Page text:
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It's your choice
Health care situations are as different and individual as each person. When faced with making a health care decision for yourself or your loved one, it is important to remember that you have choices. Even if a medical professional or hospital personnel recommend institutional care, you can and should explore all your options. The decision about care is ultimately yours.
Is a home care agency the right choice?
There are many times to consider home care, which can be the right choice for a wide range of health care services.
- Patients of any age being discharged from the hospital who need short-term care to recover.
- Disabled children or adults can choose to receive care at home.
- Chronically ill children or adults can benefit from sophisticated medical treatment in their homes.
- Older adults, disabled or chronically ill people who need both skilled care or personal care assistance to help with daily activities such as bathing, dressing, cooking and shopping.
Choosing hospice and palliative care
If someone has been diagnosed with a terminal illness, contact your local Hospice or home care agency that provides palliative care. The goal of Hospice and palliative care agencies is to ease suffering and to ensure that the person lives out his/her life as comfortably as possible. These agencies also provide essential support for families of the terminally ill.
Where do I begin in selecting an agency?
It can seem intimidating to begin searching for an agency, but knowing how to begin can make the process much easier. Here are some simple steps to follow when searching for an agency.
- Gather all the information you can about the person in need of care including existing care, previous care, and any pertinent information about the existing situation.
- Contact one or more home care agencies near where the person lives or where you want to care to be given.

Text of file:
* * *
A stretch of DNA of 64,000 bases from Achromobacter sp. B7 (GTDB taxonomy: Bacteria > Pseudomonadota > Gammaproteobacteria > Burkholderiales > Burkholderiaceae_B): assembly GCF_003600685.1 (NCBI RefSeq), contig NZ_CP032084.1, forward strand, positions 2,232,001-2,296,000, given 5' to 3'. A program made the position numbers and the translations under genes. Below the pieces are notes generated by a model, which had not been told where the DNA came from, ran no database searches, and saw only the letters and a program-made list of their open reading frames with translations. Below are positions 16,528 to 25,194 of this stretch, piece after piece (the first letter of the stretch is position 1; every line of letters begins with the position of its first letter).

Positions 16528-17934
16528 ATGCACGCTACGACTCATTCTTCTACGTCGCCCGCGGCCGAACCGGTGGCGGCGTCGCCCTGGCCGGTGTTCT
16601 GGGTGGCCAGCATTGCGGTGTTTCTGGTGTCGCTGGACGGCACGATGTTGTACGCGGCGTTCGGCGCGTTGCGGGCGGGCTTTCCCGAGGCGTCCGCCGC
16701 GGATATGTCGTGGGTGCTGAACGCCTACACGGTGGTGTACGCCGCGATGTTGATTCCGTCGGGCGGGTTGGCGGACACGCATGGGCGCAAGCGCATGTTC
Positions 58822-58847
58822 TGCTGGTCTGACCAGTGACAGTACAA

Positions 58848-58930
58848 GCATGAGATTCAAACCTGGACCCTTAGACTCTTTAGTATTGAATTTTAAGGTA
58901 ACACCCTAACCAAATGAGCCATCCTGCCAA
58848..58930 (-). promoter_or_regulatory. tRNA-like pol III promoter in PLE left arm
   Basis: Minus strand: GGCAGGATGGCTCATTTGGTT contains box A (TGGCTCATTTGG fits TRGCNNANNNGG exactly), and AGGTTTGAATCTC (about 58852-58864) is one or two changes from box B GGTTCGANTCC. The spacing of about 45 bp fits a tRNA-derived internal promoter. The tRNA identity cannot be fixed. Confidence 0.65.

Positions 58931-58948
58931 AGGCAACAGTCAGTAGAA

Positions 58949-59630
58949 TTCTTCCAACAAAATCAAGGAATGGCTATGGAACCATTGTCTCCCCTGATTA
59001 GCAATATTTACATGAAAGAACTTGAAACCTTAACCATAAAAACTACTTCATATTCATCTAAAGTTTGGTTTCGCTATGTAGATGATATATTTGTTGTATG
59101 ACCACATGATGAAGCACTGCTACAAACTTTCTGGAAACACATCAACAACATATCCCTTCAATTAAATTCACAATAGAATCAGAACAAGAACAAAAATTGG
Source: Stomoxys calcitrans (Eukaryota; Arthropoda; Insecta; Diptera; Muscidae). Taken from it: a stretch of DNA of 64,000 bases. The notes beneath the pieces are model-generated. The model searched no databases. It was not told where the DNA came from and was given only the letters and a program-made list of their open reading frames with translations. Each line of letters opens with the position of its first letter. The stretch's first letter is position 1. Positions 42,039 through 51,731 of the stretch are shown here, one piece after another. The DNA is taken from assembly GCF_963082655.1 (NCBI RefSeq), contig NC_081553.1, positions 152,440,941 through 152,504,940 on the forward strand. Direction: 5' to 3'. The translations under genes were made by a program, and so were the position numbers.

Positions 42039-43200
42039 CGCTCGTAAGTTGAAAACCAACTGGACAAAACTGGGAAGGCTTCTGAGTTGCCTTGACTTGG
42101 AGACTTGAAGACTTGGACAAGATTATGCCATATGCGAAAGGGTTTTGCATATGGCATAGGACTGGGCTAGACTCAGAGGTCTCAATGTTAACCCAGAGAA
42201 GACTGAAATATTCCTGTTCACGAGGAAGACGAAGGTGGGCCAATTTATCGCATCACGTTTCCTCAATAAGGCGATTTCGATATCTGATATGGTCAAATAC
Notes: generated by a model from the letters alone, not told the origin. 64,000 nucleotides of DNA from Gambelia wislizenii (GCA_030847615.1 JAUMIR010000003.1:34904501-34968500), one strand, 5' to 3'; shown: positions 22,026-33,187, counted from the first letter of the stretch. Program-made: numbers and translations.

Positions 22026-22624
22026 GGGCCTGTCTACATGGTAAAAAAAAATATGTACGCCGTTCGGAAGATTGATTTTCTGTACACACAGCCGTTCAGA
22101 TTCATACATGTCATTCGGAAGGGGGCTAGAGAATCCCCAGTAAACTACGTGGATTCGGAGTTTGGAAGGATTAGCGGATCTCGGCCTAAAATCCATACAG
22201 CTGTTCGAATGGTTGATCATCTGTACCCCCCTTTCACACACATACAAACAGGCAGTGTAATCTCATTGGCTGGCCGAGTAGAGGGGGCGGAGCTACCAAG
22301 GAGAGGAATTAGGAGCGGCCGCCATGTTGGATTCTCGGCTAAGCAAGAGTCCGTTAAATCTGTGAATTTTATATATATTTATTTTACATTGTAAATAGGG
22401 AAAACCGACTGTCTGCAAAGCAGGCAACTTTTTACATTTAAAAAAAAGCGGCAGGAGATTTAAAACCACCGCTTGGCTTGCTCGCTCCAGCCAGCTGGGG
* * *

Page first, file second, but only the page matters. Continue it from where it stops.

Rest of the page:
- HCP has many member agencies that are highly qualified and can provide a wide range of services. You can use HCP's Find a Provider search function on our Web site to help you find an agency in the area where care is needed.
- Discuss the situation with each of the agencies so that you understand what your options are. Each agency should help you determine what type of care or treatment the person needs based on the situation, your family circumstances, and they will provide a nursing assessment, if appropriate.
- They should also be able to tell you about any government services or programs that fit your situation.
- They should be able to refer you to any appropriate program or service that you may need.
- Based on your conversation, you should be able to determine which agency best meets your needs. Contact them to make the appropriate arrangements for care.
Some questions to ask an agency
Although each health care situation is different and it is important to discuss your particular circumstances with each agency, there are questions you can ask each of the agencies.
- How long has the agency been in operation?
- Is the agency licensed, certified, or another type of agency?
- What counties does it serve?
- What types of services does the agency provide?
- Is the agency accredited? Professional accrediting means that an agency has met established standards set by the NYS Department of Health.